Samsung Galaxy S24's AI in-call translation makes talking in other languages shockingly easy — how to use Live Translate

Photo of Live translate transcript on Samsung Galaxy S24
(Image credit: Tom's Guide)

Live Translate on the Galaxy S24 series is one of several AI features Samsung added to its new phones, and the one that could expand your world the most. Instead of struggling with a phrase book, or even existing on-phone translation, the S24 instead offers a more natural way to hold a translated conversation.

Even better, you only need one user to have an S24 to make the Live Translate feature work. It doesn’t matter if you’re making or answering the call either, it’s a snap to enable Tive translate and start talking. You can even save settings on a per-contact basis so you can be ready for your next talk with your overseas colleague, or with hospitality staff on your vacation.

There is some work to do before you start chatting in other languages via Samsung's AI, though. So allow us to take you through the initial set-up and your first Live Translate call on Galaxy S24 in this guide.

How to use Live translate on Galaxy S24

1. Open the Phone app's settings

(Image: © Tom's Guide)

Tap the three-dot menu in the top right corner, then select Settings.

2. Open and enable the Live Translate mode

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Live Translate is at the top of the settings menu, so should be easy to spot. If you've not used it before, you'll have an orange dot next to it like we do here.

Once you're in the Live Translate menu itself, toggle the slider to enable Live Translate.

3. Set your chosen languages

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Pick your language and that of the other speaker. This can be adjusted later if needed. You may also need to wait if you select a language you've not already used with Galaxy AI, since the phone will need to download that language pack in order to do the translation on-device.

4. Adjust other settings if needed

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Pick a male or female voice, how fast that voice speaks and if you want to mute the untranslated voice of you or your conversation partner during the call.

You can also set certain language combinations to automatically apply with certain contacts.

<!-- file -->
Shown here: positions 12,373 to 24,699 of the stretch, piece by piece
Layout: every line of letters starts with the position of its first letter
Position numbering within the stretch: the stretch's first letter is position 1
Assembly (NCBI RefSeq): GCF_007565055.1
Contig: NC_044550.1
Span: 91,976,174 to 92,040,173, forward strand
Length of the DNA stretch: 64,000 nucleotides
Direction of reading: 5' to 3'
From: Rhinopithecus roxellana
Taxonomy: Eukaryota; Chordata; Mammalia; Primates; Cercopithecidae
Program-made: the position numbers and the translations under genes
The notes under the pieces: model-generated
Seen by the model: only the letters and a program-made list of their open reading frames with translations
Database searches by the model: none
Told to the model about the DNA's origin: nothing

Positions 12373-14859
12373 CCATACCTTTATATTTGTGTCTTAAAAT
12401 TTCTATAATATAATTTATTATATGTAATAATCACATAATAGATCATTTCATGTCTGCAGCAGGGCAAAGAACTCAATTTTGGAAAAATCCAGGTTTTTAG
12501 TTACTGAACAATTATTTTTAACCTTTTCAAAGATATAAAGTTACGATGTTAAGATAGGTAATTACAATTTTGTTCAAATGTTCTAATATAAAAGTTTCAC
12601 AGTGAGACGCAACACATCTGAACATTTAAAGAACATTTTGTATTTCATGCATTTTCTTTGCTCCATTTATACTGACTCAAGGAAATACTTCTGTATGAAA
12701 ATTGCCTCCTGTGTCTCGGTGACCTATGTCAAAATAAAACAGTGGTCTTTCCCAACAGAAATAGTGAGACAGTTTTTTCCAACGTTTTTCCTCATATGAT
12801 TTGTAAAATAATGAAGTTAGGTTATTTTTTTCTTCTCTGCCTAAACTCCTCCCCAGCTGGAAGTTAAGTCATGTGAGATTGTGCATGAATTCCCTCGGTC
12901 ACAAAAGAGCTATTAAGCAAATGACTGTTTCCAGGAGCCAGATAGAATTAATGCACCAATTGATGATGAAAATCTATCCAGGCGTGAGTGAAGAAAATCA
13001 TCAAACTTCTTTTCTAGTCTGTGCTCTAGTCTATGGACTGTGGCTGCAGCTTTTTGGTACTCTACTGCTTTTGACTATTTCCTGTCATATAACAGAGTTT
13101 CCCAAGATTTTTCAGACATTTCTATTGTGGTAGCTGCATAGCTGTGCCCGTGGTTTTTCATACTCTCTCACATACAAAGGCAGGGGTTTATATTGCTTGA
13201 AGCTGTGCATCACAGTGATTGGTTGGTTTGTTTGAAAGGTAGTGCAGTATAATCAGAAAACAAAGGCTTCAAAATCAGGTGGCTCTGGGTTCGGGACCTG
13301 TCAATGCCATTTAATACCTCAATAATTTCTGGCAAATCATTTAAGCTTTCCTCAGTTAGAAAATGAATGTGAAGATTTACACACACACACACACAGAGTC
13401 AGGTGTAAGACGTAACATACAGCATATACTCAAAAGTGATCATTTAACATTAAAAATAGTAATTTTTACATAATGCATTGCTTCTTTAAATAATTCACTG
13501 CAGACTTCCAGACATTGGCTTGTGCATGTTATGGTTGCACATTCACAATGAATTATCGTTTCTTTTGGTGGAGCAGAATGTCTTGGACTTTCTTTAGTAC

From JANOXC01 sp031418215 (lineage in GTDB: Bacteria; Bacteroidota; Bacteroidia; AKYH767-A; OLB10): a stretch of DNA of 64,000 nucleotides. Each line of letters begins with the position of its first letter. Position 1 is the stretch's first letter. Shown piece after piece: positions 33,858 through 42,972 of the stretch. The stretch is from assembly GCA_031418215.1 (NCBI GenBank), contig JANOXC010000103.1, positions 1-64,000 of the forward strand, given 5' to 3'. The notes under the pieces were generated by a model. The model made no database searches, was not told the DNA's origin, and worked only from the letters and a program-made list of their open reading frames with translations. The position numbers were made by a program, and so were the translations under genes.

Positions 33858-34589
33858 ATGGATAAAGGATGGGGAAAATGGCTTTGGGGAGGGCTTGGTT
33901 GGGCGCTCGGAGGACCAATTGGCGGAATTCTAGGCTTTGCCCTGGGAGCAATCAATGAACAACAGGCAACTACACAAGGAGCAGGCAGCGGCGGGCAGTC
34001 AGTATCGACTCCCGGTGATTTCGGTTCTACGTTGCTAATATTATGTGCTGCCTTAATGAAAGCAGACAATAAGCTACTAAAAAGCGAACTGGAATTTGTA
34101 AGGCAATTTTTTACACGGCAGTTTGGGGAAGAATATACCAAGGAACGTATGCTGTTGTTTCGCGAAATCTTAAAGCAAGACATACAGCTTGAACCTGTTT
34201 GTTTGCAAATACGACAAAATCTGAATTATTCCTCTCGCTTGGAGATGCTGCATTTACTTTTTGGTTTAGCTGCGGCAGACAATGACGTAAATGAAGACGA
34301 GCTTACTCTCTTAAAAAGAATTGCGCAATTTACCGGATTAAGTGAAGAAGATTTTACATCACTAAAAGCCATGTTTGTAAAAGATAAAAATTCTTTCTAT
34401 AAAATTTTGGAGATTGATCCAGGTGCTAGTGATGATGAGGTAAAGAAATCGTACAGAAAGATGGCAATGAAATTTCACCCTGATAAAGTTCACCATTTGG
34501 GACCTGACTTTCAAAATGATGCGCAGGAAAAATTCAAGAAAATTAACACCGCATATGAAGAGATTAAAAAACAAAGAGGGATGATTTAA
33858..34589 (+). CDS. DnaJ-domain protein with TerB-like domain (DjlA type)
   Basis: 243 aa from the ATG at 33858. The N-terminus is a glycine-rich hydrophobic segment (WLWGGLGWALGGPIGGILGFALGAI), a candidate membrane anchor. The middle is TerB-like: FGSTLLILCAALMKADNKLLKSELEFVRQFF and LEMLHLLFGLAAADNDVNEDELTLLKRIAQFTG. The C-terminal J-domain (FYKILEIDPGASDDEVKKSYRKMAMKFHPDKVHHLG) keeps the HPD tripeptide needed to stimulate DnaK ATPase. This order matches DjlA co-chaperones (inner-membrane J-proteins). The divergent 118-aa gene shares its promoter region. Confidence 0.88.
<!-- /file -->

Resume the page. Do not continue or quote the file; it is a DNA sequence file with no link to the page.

5. Start Live translate for a call

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If you're making the call, tap the Call assist button above the main grid of options, then select Live Translate. The translation screen will appear, waiting for you to start the conversation.

Photo of Live translate main interface on Samsung Galaxy S24

(Image credit: Tom's Guide)

If you're answering instead, tap Call Assist between the answer and decline buttons, then Live Translate. You'll then pick up the call automatically, and be taken to the same screen as above.

Enabling Live translate for an incoming call on Samsung Galaxy S24

(Image credit: Tom's Guide)

6. Talk via Live translate

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Once you're in the call and have greeted the other caller, a warning that the call is being translated will be played, after which the translation starts.

You can then speak normally, while your statements are translated and played to the other caller, and vice versa. You can listen as normal to the call, but the transcript that automatically appears with each translated statement may be handy to follow along with too. 

When you're finished talking, tap the small end call icon in the top right to hang up, or swipe right to return to the main call screen and hang up from there.

Ending a Live translate call on Samsung Galaxy S24

(Image credit: Tom's Guide)

If you want to play around with other awesome Galaxy AI features, then take a look at our guides on how to use Galaxy AI features in Notes on the Samsung Galaxy S24 or how to use Browsing assist.

However, not every Samsung user has moved to the Galaxy S24 series yet. If that includes you, we can point to our how to customize your locks screen in One UI 6 and how to use video auto framing on Samsung Galaxy guides as ways to enhance your experience with your current Galaxy device. Also, it could be worth reading how to transfer data from Samsung to Samsung if you want to make sure you're ready to move your photos, contacts and more when you next upgrade.

Richard Priday
Assistant Phones Editor

Richard is based in London, covering news, reviews and how-tos for phones, tablets, gaming, and whatever else people need advice on. Following on from his MA in Magazine Journalism at the University of Sheffield, he's also written for WIRED U.K., The Register and Creative Bloq. When not at work, he's likely thinking about how to brew the perfect cup of specialty coffee.